By 2029 there are almost no mutants left. None have been born in the past 25 years, and those that were left… well, bad things happened. Even the legendary Wolverine, whose healing powers may or may not have once had him considered all but immortal, is sickening. Dying.
Perhaps the one thing keeping him going is caring for the frail Professor Charles Xavier, hidden away in the desert and force-drugged to try to suppress the effects of dementia on the most powerfully psychic brain on the planet. Like I said, bad things happened.
And then something shocking: a young mutant, a child. She’s in terrible danger – but can Logan be persuaded to help… and will that be enough?
I’ve seen and enjoyed all the X-Men movies over the years, but this is a beast of an entirely different colour. The moody tone of the trailers was spot on in preparing viewers for a dark, often emotional, final part of the Wolverine trilogy (although there is no requirement to have seen either X-Men Origins: Wolverine or The Wolverine, or indeed, any of the other X-Men movies, really, as long as you have a vague notion about the character) – and I’m going to say that this is the movie the character has deserved all along.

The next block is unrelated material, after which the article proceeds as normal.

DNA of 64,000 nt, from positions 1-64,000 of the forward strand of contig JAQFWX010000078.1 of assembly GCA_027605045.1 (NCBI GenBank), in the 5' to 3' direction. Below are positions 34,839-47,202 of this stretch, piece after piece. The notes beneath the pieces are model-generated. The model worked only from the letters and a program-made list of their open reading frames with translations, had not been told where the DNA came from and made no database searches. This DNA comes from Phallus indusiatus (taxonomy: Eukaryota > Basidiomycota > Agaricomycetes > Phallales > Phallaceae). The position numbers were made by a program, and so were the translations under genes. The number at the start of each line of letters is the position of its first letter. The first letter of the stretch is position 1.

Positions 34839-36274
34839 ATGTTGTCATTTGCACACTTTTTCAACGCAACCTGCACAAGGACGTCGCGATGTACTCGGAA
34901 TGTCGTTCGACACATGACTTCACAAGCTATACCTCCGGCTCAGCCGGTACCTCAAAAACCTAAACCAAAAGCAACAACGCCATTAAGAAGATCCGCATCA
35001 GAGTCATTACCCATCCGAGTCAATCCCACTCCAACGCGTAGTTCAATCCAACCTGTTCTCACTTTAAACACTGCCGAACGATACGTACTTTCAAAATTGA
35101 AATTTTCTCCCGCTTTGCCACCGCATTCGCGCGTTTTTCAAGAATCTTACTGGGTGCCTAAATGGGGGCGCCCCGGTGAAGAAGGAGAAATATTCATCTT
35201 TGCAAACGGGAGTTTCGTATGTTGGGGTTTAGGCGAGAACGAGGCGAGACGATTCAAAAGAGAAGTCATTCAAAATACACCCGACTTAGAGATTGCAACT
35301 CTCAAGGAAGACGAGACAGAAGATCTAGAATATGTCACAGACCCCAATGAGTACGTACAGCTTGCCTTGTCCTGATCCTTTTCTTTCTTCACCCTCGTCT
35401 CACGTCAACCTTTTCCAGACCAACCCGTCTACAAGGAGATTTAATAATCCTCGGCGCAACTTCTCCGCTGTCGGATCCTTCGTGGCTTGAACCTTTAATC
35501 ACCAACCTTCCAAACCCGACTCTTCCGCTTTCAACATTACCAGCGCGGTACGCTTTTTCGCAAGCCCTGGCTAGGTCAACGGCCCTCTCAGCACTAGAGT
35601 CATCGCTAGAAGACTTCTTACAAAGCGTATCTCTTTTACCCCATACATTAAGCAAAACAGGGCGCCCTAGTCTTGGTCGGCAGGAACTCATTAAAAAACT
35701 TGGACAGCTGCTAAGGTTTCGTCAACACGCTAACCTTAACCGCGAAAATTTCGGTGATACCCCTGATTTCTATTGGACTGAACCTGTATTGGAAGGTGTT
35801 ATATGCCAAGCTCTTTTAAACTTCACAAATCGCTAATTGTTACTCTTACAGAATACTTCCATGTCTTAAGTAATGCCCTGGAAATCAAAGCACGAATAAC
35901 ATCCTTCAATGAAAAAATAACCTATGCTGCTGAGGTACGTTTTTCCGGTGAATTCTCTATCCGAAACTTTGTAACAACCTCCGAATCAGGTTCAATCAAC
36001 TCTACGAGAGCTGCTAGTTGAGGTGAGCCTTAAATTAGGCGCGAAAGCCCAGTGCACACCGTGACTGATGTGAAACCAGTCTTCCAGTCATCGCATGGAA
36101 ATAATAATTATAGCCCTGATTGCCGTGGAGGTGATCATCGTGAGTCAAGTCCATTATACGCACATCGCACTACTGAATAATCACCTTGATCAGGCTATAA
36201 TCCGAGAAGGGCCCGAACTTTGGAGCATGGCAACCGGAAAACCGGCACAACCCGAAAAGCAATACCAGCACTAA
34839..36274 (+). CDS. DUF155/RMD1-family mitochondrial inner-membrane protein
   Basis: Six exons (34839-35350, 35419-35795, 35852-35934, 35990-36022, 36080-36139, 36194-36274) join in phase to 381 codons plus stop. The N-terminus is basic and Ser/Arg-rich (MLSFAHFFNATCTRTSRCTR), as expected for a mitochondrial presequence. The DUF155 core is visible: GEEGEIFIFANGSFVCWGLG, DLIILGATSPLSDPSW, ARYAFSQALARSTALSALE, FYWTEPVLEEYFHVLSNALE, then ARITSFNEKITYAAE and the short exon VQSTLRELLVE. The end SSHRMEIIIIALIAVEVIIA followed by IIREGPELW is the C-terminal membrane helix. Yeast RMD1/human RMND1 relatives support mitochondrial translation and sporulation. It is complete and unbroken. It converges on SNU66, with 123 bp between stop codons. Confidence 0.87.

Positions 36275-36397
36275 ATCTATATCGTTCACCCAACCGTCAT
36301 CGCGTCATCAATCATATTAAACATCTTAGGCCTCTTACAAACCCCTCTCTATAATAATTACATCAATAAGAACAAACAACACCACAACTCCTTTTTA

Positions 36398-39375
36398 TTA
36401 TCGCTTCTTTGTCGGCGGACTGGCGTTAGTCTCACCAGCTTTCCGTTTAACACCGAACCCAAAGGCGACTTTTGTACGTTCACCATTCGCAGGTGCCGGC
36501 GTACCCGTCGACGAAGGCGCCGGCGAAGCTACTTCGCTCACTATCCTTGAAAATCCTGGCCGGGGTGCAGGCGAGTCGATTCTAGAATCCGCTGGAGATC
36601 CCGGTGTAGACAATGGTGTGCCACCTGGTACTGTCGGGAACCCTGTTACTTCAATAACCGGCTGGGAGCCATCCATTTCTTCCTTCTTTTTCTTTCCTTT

What’s different? That emotional content. The serious tone and added ‘reality’ of the struggles of aging, even as a ‘superhero’. It’s admittedly a less ‘fun’ movie than its predecessors, but wow it hits in the feels (as the young people say ;)).
There’s still a lot of action, of course, and the use of a 15 certificate ups the blood and gore factor significantly – again, that (and the profuse swearing) probably add to the realism of the piece: there’s nothing coy about those famous claws going through a man’s skull, splattering brain about the place.
The story is also surprisingly satisfying, I felt. There are thematic similarities to previous installments, perhaps.
Overall, this swaps cheerful for powerful, but man what a way to end an era of X-Men movies!
Released: 1st March 2017
Viewed: 3rd March 2017
Running time: 137 minutes
My rating: 8.5/10